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To avoid a bear attack, the Great Smoky Mountains National Park closed a road

Hungry bears get hangry, too

BLACK BEARS LOOKING FOR FOOD AND FEEDING
Robert / Adobe Stock

The Great Smoky Mountains National Park is a haven for both nature enthusiasts and wildlife. However, coexisting with the park’s wildlife has its responsibilities, especially when it comes to respecting and protecting its resident black bear population. A recent incident involving a bear encounter has prompted park officials to take a proactive step toward ensuring the safety of both visitors and these magnificent creatures.

Why Great Smoky Mountains National Park closed a road

On a seemingly ordinary day in the Cades Cove area, a visitor had an unexpected and heart-pounding encounter with one of the park’s iconic residents — a black bear. While the visitor remained unharmed, the incident shed light on a concerning issue that has been gradually developing: bears becoming habituated to human presence and vehicles.

In response to this incident, Great Smoky Mountains National Park officials made the prudent decision to temporarily close Rich Mountain Road, starting from Saturday, August 5th, until further notice. This proactive measure aims to safeguard both humans and bears by preventing any potentially hazardous encounters. The park’s Superintendent, Cassius Cash, emphasized the importance of this move, stating, “By closing Rich Mountain Road, we are protecting people and bears. When people intentionally attract bears with human food or pet food, it can lead to a dangerous situation for visitors, local communities, and the bears.”

According to the National Park Service, August holds particular significance for bears because it’s a critical period when their primary food sources, such as berries and acorns, are not in season. As a result, bears may be compelled to approach vehicles in search of food. The unfortunate consequence of this behavior is that bears can become conditioned to human food, which poses a significant risk to both their well-being and that of park visitors. Once a bear associates humans with food, they may become emboldened and even aggressive in their pursuit of it.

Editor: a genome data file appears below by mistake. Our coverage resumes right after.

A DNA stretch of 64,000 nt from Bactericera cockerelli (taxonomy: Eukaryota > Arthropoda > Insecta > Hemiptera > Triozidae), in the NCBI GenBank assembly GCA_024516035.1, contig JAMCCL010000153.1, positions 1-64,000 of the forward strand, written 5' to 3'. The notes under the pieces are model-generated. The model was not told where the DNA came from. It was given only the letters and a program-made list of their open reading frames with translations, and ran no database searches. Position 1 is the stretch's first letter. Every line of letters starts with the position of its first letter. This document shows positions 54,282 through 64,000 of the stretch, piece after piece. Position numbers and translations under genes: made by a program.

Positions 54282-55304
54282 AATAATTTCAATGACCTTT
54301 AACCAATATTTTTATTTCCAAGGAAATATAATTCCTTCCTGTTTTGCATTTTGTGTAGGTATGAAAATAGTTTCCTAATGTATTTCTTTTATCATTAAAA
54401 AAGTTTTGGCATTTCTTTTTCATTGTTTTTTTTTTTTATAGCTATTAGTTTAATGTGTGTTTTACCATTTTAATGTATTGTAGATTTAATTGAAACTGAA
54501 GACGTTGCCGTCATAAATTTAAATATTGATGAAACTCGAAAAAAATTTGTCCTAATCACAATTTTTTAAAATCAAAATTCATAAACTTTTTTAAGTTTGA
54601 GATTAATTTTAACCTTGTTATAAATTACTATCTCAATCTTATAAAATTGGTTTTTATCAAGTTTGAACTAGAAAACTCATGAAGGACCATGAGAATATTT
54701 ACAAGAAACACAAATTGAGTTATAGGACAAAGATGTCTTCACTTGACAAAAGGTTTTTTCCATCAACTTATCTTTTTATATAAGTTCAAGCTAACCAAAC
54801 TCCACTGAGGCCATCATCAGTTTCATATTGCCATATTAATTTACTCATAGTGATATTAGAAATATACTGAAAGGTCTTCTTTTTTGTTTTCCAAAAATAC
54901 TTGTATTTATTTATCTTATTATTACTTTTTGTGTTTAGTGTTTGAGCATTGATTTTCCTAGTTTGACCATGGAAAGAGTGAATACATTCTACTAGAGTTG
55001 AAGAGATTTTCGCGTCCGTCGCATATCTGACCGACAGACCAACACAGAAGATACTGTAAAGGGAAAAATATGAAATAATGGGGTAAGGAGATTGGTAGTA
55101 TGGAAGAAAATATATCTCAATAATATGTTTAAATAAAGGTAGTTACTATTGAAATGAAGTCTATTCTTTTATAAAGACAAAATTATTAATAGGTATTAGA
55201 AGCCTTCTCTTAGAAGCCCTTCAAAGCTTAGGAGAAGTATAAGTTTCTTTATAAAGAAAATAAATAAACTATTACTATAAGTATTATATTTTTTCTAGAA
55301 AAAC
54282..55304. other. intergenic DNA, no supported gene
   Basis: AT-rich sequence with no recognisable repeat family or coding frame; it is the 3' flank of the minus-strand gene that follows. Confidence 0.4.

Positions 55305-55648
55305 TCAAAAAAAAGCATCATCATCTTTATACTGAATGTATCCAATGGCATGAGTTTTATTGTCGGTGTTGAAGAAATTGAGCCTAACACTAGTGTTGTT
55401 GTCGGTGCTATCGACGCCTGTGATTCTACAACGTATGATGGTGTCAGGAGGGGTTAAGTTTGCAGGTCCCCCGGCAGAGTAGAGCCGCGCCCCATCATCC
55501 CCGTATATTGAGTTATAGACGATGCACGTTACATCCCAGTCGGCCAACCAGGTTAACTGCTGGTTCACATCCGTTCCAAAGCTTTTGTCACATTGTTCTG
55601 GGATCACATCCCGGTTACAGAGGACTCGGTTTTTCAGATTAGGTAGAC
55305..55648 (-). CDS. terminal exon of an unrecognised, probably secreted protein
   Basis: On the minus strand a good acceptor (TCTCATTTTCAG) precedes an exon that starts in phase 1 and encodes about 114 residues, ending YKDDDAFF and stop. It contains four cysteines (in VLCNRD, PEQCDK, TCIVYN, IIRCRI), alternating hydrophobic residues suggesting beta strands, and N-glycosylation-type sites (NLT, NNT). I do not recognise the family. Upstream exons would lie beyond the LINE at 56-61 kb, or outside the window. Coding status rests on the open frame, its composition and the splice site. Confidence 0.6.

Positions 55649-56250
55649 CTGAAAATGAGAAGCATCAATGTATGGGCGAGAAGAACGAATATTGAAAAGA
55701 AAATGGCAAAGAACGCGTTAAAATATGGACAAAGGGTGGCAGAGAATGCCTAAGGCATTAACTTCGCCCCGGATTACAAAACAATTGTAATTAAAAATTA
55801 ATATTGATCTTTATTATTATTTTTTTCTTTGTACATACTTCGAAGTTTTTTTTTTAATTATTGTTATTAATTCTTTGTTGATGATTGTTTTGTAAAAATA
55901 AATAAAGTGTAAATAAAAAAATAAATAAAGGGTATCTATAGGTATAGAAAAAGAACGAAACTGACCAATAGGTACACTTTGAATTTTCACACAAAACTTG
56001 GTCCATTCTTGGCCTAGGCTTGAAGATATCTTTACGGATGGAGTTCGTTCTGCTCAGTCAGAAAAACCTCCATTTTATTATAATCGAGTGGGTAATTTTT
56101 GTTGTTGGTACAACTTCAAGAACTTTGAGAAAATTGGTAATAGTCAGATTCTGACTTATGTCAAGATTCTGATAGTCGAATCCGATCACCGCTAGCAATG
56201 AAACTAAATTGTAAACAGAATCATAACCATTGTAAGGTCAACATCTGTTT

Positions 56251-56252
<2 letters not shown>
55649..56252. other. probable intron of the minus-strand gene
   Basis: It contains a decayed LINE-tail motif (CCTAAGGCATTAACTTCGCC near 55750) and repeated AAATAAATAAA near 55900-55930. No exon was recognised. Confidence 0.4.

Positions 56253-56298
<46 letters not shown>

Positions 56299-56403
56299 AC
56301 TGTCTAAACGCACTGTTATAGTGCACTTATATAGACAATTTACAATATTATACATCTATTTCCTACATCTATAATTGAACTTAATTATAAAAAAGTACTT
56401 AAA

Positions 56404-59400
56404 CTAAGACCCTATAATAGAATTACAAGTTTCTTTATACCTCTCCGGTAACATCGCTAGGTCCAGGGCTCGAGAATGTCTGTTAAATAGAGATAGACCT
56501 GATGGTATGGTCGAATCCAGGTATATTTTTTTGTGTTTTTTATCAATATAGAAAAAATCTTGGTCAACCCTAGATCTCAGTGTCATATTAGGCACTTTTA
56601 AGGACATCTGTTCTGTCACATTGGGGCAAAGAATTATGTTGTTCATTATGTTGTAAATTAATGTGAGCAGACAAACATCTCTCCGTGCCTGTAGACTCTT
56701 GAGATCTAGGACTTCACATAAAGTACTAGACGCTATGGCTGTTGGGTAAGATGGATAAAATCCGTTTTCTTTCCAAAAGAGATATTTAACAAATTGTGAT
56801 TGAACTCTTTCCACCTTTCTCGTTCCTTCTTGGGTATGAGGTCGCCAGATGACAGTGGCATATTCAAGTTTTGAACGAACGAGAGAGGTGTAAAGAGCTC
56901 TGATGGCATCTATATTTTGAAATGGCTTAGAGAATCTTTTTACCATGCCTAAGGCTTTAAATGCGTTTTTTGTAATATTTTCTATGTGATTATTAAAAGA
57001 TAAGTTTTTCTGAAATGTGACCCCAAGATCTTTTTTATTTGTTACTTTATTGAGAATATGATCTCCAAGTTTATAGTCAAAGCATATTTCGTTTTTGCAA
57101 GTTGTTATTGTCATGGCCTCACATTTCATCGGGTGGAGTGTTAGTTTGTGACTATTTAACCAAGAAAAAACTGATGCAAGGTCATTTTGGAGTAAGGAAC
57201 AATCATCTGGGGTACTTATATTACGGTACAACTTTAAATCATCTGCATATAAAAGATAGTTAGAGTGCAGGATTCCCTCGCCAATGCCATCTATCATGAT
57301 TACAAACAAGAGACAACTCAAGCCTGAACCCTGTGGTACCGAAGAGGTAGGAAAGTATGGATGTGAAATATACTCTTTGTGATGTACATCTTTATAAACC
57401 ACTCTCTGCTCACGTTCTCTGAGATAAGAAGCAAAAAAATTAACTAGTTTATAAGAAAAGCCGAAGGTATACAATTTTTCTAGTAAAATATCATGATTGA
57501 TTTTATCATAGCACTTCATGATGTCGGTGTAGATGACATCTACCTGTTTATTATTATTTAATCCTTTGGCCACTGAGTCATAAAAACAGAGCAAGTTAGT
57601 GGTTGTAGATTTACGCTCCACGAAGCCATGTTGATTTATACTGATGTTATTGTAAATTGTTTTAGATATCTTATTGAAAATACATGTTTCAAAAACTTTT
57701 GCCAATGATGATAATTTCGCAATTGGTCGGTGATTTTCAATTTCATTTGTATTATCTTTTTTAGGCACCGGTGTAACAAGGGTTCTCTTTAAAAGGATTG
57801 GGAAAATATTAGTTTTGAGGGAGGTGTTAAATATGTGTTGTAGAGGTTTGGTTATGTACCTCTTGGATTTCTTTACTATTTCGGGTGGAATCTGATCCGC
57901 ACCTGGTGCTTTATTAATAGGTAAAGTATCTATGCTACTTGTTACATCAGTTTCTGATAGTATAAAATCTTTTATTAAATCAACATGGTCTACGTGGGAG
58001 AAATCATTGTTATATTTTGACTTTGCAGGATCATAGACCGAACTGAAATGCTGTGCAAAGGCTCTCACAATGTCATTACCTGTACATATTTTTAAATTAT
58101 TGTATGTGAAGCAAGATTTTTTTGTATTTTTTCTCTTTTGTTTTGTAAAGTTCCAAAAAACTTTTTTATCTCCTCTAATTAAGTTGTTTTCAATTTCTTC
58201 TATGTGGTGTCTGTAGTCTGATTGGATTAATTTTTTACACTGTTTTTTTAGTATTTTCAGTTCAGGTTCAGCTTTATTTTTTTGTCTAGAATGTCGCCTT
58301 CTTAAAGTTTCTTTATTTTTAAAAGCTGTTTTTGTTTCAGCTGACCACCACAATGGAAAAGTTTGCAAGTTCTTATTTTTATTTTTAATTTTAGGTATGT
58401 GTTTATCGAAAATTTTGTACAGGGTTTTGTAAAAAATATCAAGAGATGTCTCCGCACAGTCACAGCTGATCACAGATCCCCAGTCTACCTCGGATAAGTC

The implications extend beyond individual bears. This behavior can be passed down to their cubs, perpetuating a dangerous cycle of habituation. Therefore, the closure of Rich Mountain Road serves a dual purpose. It allows bears in the area to forage and eat without the disturbance of vehicles while simultaneously reducing the risk of bears becoming accustomed to human presence. It also keeps humans safe from a bear attack because one thing is certain — you can’t outrun a bear.

Visitors to the national park, as well as residents of local communities, have a pivotal role to play in ensuring the safety of both bears and humans. Responsible behavior is key. Never intentionally approach, feed, or leave food or trash out for bears. Additionally, it’s crucial to maintain a safe distance of at least 50 yards (150 feet) from bears, even if they appear docile. This applies particularly to photographers, who should rely on telephoto lenses to capture images without putting themselves or the bears in harm’s way.

The closure of Rich Mountain Road is a necessary step in preserving the delicate balance between the park’s wildlife and its visitors. It serves as a reminder that the actions of individuals can have far-reaching consequences, not only for the animals themselves but also for the overall ecosystem of the Great Smoky Mountains. By respecting the park’s guidelines and demonstrating responsible behavior, we can collectively contribute to the well-being of the bears, the safety of visitors, and the continued splendor of this remarkable national treasure.

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Sarah Joseph
Contributor
Sarah is a lover of all things outdoors. With a bright sense of adventure and a heart for the mountains, she is always…
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